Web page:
For he actually desires not to see a new State erected in America—one that may end capitalistic adventure as we have known it—but the present one so altered in spirit, the so-called “pioneer spirit” in industry—as to cease concerning itself so completely and selfishly and exclusively with the individual’s personal advance—to change in fact into one in which the so-called pioneering individual will see himself as a representative not only of himself but of the country and the people and the national resources of the same, an environment out of which and by the reason of the presence of which it is possible for him to become the successful individual that he does become—if and when he so does become. And that is certainly a very different interpretation of the kind of individual success we need and ought to have if we are going to have for very much longer any such so-called democratic government or nation as our American Constitution calls for. For, according to Bridges—and I quoting him exactly—”when you are anti-labor you are anti-American. For to be anti-labor you have to rob people of the right of free speech, the right to strike, to assemble, to petition and protest, and therefore, you have to be fundamentally unconstitutional and so anti-American.” And having watched the quarrels between capital and labor outside the American newspaper and editorial business for forty-eight years I can heartily agree.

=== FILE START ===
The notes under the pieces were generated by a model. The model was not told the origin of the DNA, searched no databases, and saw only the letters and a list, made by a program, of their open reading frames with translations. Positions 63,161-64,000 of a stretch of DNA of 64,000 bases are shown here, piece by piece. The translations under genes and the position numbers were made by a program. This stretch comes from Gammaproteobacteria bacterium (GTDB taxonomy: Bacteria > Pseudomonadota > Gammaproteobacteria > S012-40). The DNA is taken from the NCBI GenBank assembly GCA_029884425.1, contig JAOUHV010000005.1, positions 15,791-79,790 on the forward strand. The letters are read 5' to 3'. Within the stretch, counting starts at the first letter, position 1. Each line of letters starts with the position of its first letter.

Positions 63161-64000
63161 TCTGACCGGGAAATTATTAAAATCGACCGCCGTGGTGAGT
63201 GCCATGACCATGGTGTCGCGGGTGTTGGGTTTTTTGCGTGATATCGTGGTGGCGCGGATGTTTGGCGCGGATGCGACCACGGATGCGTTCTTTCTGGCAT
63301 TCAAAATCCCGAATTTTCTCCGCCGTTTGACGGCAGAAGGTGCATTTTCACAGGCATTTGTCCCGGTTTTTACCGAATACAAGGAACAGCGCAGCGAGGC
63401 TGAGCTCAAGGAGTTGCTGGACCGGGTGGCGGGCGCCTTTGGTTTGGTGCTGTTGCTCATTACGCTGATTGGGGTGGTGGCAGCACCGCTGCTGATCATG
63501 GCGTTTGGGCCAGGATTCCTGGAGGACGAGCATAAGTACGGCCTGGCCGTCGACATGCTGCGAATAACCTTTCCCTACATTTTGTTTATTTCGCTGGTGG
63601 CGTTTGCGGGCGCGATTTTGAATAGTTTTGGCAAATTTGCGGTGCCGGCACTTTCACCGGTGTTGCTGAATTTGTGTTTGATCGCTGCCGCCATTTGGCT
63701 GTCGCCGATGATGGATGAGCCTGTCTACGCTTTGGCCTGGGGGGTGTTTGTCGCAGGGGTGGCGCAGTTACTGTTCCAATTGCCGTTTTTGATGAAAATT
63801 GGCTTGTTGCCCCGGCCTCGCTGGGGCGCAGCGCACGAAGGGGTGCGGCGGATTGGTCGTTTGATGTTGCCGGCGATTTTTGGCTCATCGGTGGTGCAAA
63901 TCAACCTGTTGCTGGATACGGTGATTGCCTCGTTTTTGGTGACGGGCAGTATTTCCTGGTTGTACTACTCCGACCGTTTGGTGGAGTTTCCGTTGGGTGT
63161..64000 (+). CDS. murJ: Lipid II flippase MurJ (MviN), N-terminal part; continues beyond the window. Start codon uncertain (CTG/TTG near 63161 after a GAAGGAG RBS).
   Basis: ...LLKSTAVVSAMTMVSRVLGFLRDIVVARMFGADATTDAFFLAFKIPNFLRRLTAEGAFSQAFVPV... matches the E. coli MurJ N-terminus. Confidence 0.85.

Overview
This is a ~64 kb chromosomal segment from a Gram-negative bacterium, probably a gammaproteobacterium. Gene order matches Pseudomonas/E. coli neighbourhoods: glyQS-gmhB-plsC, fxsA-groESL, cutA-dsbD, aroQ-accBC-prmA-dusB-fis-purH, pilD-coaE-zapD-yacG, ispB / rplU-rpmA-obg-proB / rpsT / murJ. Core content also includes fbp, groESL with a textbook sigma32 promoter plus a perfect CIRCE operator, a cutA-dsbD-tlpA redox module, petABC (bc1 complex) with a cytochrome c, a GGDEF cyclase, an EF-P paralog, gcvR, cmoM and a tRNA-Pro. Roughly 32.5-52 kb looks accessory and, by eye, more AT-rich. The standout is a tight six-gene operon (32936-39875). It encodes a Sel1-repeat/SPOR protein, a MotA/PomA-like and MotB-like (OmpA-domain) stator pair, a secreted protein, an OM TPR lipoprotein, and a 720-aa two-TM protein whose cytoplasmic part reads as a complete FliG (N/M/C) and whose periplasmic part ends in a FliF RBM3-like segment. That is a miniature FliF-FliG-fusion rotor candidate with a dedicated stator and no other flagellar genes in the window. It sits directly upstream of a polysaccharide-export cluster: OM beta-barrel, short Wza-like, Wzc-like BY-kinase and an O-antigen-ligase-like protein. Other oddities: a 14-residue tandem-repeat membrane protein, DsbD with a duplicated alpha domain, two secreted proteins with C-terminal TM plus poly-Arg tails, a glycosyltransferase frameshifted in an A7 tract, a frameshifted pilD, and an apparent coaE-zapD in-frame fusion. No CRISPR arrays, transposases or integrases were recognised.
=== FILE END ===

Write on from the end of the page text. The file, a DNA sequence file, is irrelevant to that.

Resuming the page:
— Theodore Dreiser, “The Story of Harry Bridges,” Friday, October 11, 1940